(Photo from Wikimedia)
Cannibalism was the de rigueur of low budget horror in the ’70s and ’80s. The Texas Chainsaw Massacre is perhaps the most famous example, but the era’s offerings are replete with titles like Cannibal Girls, Cannibal Terror, Cannibal Holocaust, and Slave of the Cannibal God.
The natural world, however, has far fewer scruples over cannibalism than B-movie directors.
Take the spadefoot frog. These amphibians live in the U.S. Southwest and lay their eggs in rare desert pools. While these pools sport few predators, they lack nutrients and evaporate quickly in the heat. To survive, the tadpoles must develop into toadlets and escape their barren nurseries in as little as a week.
The survivors manage this feat by cannibalizing their smaller pond mates and secreting a growth inhibitor that stunts the competition. The evolutionary winners emerge from the pond to renew the ghastly cycle, their bellies filled with their would-be brothers and sisters.
And the spadefoot frog is hardly the extreme in sibling rivalry. Sand tiger sharks nosh on their siblings in utero, and female tiger sharks give birth to just two offspring at a time (one from each uterus). This intrauterine Hunger Games ensures that only the strongest, most aggressive babies survive to be born.
“Until recently, scientists thought cannibalism was a rare response to starvation or other extreme stress,” writes Bill Schutt, author of Cannibalism: A Perfectly Natural History. “Well-known cannibals like the praying mantis and black widow spider were considered bizarre exceptions. But now, we know they more or less represent the rule.”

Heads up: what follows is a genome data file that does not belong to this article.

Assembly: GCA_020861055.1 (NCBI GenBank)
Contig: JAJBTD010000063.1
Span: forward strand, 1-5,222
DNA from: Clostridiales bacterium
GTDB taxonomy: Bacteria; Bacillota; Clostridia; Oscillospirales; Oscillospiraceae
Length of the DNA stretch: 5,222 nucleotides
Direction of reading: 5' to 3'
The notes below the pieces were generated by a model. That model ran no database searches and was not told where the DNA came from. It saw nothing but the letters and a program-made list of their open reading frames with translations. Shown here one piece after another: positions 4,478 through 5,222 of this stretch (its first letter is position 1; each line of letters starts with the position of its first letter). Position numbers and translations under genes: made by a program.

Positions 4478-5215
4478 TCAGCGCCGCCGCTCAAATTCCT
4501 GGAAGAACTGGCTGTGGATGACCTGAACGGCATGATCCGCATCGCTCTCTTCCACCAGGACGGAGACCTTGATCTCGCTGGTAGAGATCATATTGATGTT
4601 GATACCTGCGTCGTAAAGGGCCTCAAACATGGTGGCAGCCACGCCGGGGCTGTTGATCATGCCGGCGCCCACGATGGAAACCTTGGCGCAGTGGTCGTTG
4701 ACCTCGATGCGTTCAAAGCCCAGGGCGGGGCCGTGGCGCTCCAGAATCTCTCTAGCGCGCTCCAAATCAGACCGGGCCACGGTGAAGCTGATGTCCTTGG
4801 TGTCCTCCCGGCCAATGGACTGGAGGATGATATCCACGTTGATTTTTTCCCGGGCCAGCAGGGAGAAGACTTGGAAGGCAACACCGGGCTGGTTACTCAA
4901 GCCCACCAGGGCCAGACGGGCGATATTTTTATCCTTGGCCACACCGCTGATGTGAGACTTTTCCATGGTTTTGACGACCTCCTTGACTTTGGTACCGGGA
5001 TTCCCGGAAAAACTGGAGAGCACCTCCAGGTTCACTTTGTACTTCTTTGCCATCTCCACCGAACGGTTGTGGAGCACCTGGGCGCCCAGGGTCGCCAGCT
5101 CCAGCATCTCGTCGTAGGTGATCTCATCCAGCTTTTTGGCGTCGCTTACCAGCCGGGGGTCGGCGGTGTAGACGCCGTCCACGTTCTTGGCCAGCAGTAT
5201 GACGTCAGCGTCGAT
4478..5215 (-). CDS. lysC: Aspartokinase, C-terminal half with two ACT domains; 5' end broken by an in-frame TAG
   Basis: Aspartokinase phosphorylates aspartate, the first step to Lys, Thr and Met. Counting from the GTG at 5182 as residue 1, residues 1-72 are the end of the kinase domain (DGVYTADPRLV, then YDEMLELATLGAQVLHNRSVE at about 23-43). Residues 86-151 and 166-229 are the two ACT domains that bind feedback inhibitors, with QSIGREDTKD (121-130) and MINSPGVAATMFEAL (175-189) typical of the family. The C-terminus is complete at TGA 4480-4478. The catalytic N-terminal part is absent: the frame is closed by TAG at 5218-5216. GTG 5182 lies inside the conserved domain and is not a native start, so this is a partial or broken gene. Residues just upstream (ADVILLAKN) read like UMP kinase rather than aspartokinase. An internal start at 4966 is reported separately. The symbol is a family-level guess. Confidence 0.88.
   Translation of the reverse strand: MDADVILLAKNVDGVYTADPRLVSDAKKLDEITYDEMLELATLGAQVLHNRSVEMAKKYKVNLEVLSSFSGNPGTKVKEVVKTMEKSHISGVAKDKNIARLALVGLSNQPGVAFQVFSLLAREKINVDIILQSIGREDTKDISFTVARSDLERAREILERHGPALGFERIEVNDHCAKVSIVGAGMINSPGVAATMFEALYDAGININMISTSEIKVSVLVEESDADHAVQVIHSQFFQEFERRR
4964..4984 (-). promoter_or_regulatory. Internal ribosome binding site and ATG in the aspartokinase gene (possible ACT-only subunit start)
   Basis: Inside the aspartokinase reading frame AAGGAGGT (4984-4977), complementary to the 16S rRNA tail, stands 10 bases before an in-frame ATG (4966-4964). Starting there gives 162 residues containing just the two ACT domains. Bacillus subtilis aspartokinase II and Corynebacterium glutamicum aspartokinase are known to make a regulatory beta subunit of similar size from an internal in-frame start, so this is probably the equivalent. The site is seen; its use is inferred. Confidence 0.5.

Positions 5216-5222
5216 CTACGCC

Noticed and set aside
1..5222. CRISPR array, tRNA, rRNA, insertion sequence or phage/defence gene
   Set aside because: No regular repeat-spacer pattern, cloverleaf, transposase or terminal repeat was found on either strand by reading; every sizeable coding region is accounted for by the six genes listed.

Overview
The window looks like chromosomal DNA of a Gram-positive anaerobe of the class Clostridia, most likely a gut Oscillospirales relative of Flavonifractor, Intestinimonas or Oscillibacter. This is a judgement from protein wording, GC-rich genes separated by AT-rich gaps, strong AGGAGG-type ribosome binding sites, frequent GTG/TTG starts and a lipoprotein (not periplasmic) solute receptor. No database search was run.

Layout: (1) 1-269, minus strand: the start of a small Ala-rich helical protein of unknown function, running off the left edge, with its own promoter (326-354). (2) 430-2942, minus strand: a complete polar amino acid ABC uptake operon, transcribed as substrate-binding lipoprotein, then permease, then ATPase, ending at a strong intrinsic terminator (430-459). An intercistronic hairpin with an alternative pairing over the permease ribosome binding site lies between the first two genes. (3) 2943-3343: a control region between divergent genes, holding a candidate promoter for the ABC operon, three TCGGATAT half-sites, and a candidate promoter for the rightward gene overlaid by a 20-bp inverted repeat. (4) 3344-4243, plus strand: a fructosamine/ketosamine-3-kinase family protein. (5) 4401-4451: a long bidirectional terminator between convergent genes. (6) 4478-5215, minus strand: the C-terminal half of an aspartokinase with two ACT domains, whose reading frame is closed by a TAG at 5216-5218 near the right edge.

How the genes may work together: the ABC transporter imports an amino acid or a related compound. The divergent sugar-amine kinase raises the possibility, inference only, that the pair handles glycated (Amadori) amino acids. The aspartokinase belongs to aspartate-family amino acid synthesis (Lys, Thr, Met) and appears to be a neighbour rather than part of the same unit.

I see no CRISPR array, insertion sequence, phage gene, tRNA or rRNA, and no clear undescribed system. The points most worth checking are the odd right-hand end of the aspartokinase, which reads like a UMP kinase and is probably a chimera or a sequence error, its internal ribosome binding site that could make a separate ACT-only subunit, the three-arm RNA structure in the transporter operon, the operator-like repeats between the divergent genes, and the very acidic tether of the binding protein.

Evolutionary penny dreadfuls
This article a bit of natural history colored in the spirit of Halloween, but to conclude, we should probably take a step back and recognize the anthropocentricism of the exercise. While we can’t help but shutter at these evolutionary adaptations, that’s because our minds are equipped to view them in terms of human values and experiences. Our minds are, after all, human ones.
Going back to Gould and his survey of the ichneumon, this tendency seems both inappropriate yet inescapable. Gould writes, “We cannot render this corner of natural history as anything but story, combining the themes of grim horror and fascination” even as “we acknowledge that we may be witnessing little more than automatic instinct or physiological reaction.”
These evolutionary penny dreadfuls even provide benefits to us, usually in the form of pest control. Ichneumon wasps are harmless to people and typically target a specific host, so they can be used by farmers as an environmental form of pest control. While we feel sorry for the rat housing T. gondii, it’s worth remembering that rodents can directly transmit a bevy of diseases. And some species of Cordyceps have medicinal value.
Still, it’s hard not to feel a twinge of horror at the realization of just how scary mother nature can be.